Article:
Sex Roles

, Volume 70, Issue 3–4, pp 134–145 | Cite as

Testing the Extent of the Gender Trap: College Students’ Perceptions of and Reactions to Intimate Partner Violence

Original Article


Prior research has explored perceptions of intimate partner violence (IPV), and how these perceptions differ based on gender of the participant, victim, and perpetrator. In the current study, 178 undergraduate students (n = 88 males; n = 90 females) attending a university in the Southwestern United States read a hypothetical IPV scenario, experimentally crossed by victim gender and perpetrator gender, and completed measures exploring gender (i.e., participant gender, victim gender, and perpetrator gender) and situational perceptions on participants’ intended responses to an IPV scenario. Results indicated that perceptions of the IPV situation and responses varied by genders of the participant, victim, and perpetrator. Specifically, males were more likely than females to hold the victim responsible for the violence, and ignore the situation; females were more likely than males to encourage the victim to seek professional help and seek help from another person regarding the IPV scenario as presented in the vignette. When the victim was a male, participants viewed the situation as less serious, the victim as more responsible, and were more likely to ignore the situation, than when the victim was female. Overall, results indicated that gender factors (especially participant gender) had a stronger and more consistent influence on responses to the IPV scenario than perceptions of the situation. The findings of the current study are discussed in light of implications for future research to expand an understanding of the role of gender and perceptions influencing anticipated helping behavior for victims of IPV, which will inform intervention.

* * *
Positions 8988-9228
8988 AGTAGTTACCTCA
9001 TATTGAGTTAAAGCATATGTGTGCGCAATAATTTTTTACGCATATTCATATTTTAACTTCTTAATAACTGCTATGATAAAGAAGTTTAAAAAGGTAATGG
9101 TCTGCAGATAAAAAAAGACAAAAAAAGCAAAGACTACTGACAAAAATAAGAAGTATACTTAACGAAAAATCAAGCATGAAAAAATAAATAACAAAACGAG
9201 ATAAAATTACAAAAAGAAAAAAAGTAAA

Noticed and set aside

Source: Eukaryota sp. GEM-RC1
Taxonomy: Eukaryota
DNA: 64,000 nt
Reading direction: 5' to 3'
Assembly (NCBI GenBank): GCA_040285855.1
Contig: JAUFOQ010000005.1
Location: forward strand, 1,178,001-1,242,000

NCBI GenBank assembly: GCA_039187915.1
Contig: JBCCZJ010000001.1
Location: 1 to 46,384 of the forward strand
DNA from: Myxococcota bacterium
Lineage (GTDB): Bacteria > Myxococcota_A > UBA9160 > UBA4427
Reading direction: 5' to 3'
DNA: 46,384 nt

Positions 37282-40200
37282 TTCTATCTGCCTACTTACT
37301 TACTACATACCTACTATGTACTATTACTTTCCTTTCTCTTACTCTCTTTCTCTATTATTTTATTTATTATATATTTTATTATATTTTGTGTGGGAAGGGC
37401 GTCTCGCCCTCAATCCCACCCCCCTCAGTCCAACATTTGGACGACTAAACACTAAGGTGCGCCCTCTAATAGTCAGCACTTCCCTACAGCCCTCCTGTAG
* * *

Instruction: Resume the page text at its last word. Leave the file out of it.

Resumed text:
Intimate partner violence Dating violence Heterosexual Same-gender relationships Helping behavior 



We thank Edward O’Brien for his statistical assistance.


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Copyright information

© Springer Science+Business Media New York 2014

Authors and Affiliations

  1. 1.Department of PsychologyNorthern Arizona UniversityFlagstaffUSA
  2. 2.Department of PsychologyUniversity of New HampshireDurhamUSA

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